Second stimulus checks: Where we stand after Trump’s push for new direct payments

Washington D.C.

WASHINGTON (NEXSTAR) — Despite a push from President Donald Trump for lawmakers to explore a coronavirus aid package that would include a second round of stimulus checks, Republicans and Democrats don’t seem any closer to making that a reality.

Trump put pressure on negotiators for both sides, urging Republicans to “go for the much higher numbers.” Many hoped the urging would bring the two parties together and open the door on the possibility of a wide-ranging relief package being approved before November 3.

However, there are a number of hurdles before that would happen during a hotly contested election season.

House Speaker Nancy Pelosi and Treasury Secretary Steven Mnuchin spoke Wednesday for the first time in weeks about restarting negotiations. According to the Washington Post, it was unclear how deep those conversations went – but the fact they spoke is a bit of a breakthrough.

On Tuesday, the bipartisan Problem Solvers Caucus unveiled a $1.5 trillion bill that would provide, among other things, direct stimulus checks to Americans.

When asked about the $500 billion proposed for state aid as part of the “March to Common Ground” stimulus framework presented by the problem solvers group, Trump said he supported “something like that.”

“I like the larger amount,” Trump added. “Some of the Republicans disagree but I think I can convince them to go along with that, I like the larger number. I want to see people get money, it wasn’t their fault that this happened.”

Trump has previously supported a second round of $1,200 stimulus checks for most Americans, which is included in the bill’s $316 billion budget for direct assistance.

Some Democrats are criticizing the bipartisan Problem Solvers Caucus’ proposal for not doing enough.

No. 2 House Democrat Steny Hoyer of Maryland said the caucus had developed “useful ideas, important ideas” but said the proposal did not do enough to address the ongoing needs of helping the economy recover from the COVID-19 crisis.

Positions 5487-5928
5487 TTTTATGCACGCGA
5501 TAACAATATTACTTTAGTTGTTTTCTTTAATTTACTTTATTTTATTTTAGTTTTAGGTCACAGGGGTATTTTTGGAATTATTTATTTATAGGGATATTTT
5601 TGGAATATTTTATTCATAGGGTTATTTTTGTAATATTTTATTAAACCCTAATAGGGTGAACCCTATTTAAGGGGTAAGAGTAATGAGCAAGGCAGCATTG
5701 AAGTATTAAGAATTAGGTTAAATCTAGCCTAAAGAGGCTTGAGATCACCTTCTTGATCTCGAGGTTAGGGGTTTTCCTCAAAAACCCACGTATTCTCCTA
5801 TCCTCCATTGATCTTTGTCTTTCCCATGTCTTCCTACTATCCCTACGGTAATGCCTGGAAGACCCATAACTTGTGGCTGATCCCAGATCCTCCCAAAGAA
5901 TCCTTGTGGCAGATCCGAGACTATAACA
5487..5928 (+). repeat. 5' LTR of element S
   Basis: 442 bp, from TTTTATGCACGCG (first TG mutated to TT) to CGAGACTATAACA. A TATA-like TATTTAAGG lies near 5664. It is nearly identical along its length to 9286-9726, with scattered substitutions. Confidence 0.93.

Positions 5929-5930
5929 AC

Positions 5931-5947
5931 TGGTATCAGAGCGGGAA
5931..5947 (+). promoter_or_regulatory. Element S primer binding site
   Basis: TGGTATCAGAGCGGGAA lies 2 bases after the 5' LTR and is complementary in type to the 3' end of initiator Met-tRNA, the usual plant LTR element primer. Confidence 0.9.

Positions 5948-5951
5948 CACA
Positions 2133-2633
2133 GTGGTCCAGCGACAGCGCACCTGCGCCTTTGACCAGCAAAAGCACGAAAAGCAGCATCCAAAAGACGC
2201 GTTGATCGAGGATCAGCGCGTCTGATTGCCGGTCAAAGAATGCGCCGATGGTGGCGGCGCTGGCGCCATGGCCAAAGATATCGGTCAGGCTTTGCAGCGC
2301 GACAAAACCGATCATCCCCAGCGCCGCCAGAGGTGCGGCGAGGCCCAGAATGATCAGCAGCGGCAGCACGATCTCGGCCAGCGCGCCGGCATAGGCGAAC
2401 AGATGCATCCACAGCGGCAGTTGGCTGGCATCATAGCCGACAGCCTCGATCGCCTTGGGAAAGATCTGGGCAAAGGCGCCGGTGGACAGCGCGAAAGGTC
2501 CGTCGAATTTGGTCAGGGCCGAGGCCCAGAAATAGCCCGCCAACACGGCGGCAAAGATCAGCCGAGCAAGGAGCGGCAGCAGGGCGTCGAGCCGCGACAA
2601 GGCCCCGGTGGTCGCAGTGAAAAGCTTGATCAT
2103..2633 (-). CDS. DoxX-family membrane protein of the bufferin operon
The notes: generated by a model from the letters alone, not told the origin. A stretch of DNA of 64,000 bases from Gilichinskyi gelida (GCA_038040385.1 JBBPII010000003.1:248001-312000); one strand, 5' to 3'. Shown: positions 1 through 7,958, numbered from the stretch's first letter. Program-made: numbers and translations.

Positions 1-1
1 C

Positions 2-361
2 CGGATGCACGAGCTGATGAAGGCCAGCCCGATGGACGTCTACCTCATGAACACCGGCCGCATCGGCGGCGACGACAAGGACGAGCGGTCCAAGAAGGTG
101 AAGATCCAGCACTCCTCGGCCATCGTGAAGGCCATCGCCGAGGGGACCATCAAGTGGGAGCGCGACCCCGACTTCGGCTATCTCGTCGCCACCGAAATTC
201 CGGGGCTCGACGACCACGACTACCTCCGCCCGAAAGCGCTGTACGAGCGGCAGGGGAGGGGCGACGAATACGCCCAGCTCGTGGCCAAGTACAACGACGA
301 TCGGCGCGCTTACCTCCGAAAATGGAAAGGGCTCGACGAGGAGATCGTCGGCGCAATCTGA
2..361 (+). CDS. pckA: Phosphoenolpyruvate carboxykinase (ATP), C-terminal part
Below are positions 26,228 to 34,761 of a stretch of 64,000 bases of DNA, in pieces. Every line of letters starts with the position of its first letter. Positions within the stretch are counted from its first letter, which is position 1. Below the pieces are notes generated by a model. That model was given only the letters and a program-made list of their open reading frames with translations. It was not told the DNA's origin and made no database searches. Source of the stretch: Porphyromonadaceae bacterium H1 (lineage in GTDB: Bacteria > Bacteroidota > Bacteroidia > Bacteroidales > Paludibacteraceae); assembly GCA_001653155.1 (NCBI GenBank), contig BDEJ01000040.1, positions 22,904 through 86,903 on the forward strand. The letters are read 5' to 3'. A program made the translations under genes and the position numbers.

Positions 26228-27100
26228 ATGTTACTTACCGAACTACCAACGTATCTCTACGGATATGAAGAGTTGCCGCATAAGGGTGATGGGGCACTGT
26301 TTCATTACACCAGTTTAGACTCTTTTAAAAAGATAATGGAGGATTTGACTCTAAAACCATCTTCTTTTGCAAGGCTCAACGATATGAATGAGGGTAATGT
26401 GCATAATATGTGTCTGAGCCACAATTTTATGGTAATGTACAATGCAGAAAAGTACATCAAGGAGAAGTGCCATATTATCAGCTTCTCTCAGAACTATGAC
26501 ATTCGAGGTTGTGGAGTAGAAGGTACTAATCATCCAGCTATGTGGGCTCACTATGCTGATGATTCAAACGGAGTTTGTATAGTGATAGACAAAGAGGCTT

But even if Democratic leadership isn’t backing the plan from the Problem Solvers Caucus, it appears they’re willing to make a deal.

“We are encouraged that after months of the Senate Republicans insisting on shortchanging the massive needs of the American people, President Trump is now calling on Republicans to ‘go for the much higher numbers’ in the next coronavirus relief package,” Pelosi and Senate Minority Leader Chuck Schumer said in a statement.

The statement went on say they look forward to hearing that Republicans “will finally meet us halfway with a bill that is equal to the massive health and economic crises gripping our nation.”

“I think if the number gets too high, anything that got passed in the Senate would be passed mostly with Democrat votes and a handful of Republicans, so it’s going to have to stay in sort of a realistic range,” Senate Majority Whip John Thune told the Washington Post.

House Democrats passed a $3 trillion bill that included $1,200 stimulus checks back in March. However, Senate Republicans and the White House rejected the measure.

During negotiations in August, House Speaker Nancy Pelosi gave a $2.2 trillion marker and has since indicated she’s willing to negotiate down.

However, Senate GOP leaders haven’t budged from a $650 billion measure that Democrats scuttled last week via filibuster. An earlier $1 trillion Senate GOP plan never gained momentum.

On Tuesday, Pelosi said the House will remain in session until lawmakers deliver another round of relief. Pelosi told her Democratic colleagues on a morning conference call that “we have to stay here until we have a bill.”

At issue in negotiations for a potential fifth relief bill are a replacement for the $600-per-week COVID unemployment benefit that expired at the end of July, money to help schools open, assistance to state and local governments, and additional funding of a program that directly subsidizes business hit hardest by the pandemic.

While there certainly is some movement, insiders caution whether any of this really equals progress. In a period now marred by election-season political combat, the chief negotiators for each party have shown no real signs they’re truly ready to bend and make a compromise.

The stalemate is politically risky for all sides heading into the fall election, and both sides accused the other of acting primarily with political calculations in mind. Democrats said GOP senators need to “check a box” and vote on any kind of relief bill before exiting Washington to campaign while Republicans said Democrats were intent on denying Republicans a political win.

The Associated Press contributed to this report.

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